A recent story illustrating just how deep the rot has penetrated the core of United States government and its institutions has predictably been given little coverage by the US mainstream media, but it is a tale that is appalling in its implications. The story involves a March 3rd Supreme Court ruling on a motion filed by accused terrorist Abu Zubaydah, who is currently a prisoner held in Guantanamo, though he has never actually been convicted of anything and is being nevertheless held “incommunicado for the rest of his life.” Abu Zubaydah maintained that he was tortured extensively by the Central Intelligence Agency (CIA) at a secret prison in Poland as well as in Thailand and Cuba.
The CIA captured a wounded Abu Zubaydah, a Palestinian radical, in 2002 in Pakistan, and immediately acted on the belief that he was a leader of al-Qaeda. He was tortured for several years. The CIA “waterboarded Zubaydah at least 80 times, simulated live burials in coffins for hundreds of hours,” and brutalized him through sleep deprival. They also hung him by his wrists on hooks, beat him physically and he, as a result, lost one eye. A heavily redacted CIA 683 page torture report to the Senate released in 2014, which included some details of the standard practices in place at that time, mentioned Abu Zubaydah over 1,000 times.
Abu Zubaydah was seeking release from Guantanamo based on the fact that the United States, in torturing him, had committed a war crime. His lawyers were seeking to subpoena and interview former CIA contractors to determine what exactly occurred in Poland. The US is, by the way, a signatory on the UN Convention Against Torture. The Abu Zubaydah suit may initially have appeared to be a slam-dunk given what was already known about CIA torture. The brutality was incredible. For example, newly declassified documents that surfaced last week revealed how a prisoner at an Agency “black site” in Afghanistan was used as a training prop to teach inexperienced operatives how to torture other prisoners, leaving him with serious brain damage.
Even given that and much other evidence of both illegal activity and crimes against humanity, the Supreme Court case was instead derailed by what is referred to as the “state secrets privilege.” The court’s 6–3 ruling, written by Justice Stephen Breyer included “To assert the [state secrets] privilege, the Government must submit to the court a ‘formal claim of privilege, lodged by the head of the department which has control over the matter.’” That done, the court “should exercise its traditional reluctance to intrude upon the authority of the Executive in military and national security affairs.”
The court’s ruling thereby upheld a “state secrets” claim based on the fact that the Agency has never admitted that it had secret prisons in Poland to prevent Abu Zubaydah’s lawyers from seeking subpoenas on the two psychologists who created the CIA torture program or to use those insights to learn the details of the interrogations. The court also ruled against any attempt by Polish investigators to seek to obtain US government information about the possible crimes committed at the CIA “black site” in Poland.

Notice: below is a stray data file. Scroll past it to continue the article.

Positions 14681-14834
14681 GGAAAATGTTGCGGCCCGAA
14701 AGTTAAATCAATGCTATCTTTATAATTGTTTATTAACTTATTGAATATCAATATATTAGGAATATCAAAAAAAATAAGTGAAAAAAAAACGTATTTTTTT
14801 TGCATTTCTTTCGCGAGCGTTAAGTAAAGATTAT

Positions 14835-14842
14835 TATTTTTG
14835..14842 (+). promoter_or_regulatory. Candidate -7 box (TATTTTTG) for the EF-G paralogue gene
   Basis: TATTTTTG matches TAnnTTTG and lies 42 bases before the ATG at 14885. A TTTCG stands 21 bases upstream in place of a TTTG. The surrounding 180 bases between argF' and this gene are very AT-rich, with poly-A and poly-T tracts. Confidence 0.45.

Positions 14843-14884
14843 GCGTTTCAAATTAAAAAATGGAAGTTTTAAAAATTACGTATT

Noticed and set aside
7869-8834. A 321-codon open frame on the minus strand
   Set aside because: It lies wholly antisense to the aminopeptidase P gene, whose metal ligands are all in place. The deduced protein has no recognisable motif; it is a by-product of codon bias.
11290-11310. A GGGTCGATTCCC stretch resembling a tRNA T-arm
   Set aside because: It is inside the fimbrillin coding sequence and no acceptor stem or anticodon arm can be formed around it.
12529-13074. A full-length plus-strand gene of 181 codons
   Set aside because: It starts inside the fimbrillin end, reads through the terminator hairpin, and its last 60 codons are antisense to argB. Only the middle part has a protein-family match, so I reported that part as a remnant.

So welcome to the land of the free and the home of the brave…where you can be tortured at the whim of a government official, imprisoned without ever being convicted of anything, and, when you seek redress from a court, you can be told that “Too bad, it’s a state secret even though the government has already admitted having engaged in a criminal practice.” And one should not ignore in passing a related issue, the savage persecution of journalist Julian Assange for having exposed US government crimes.
An article on the case in the Los Angeles Times, one of the few to appear, puts it this way: “the government may invoke the ‘state secrets’ privilege to block former US contractors from testifying about the now well-known waterboarding and torture of prisoners held at CIA sites in Poland. By a 6-3 vote, the justices said the US government can claim a privilege of secrecy even if there is no secret.” An American Civil Liberties Union lawyer who observed the process added that “US courts are the only place in the world where everyone must pretend not to know basic facts about the CIA’s torture program. It is long past time to stop letting the CIA hide its crimes behind absurd claims of secrecy and national security harm.” Or one might observe that it’s called in the vernacular “Getting Away with Murder.”
Philip M. Giraldi, Ph.D., is Executive Director of the Council for the National Interest, a 501(c)3 tax deductible educational foundation (Federal ID Number #52-1739023) that seeks a more interests-based U.S. foreign policy in the Middle East. Website is councilforthenationalinterest.org, address is P.O. Box 2157, Purcellville VA 20134 and its email is [email protected].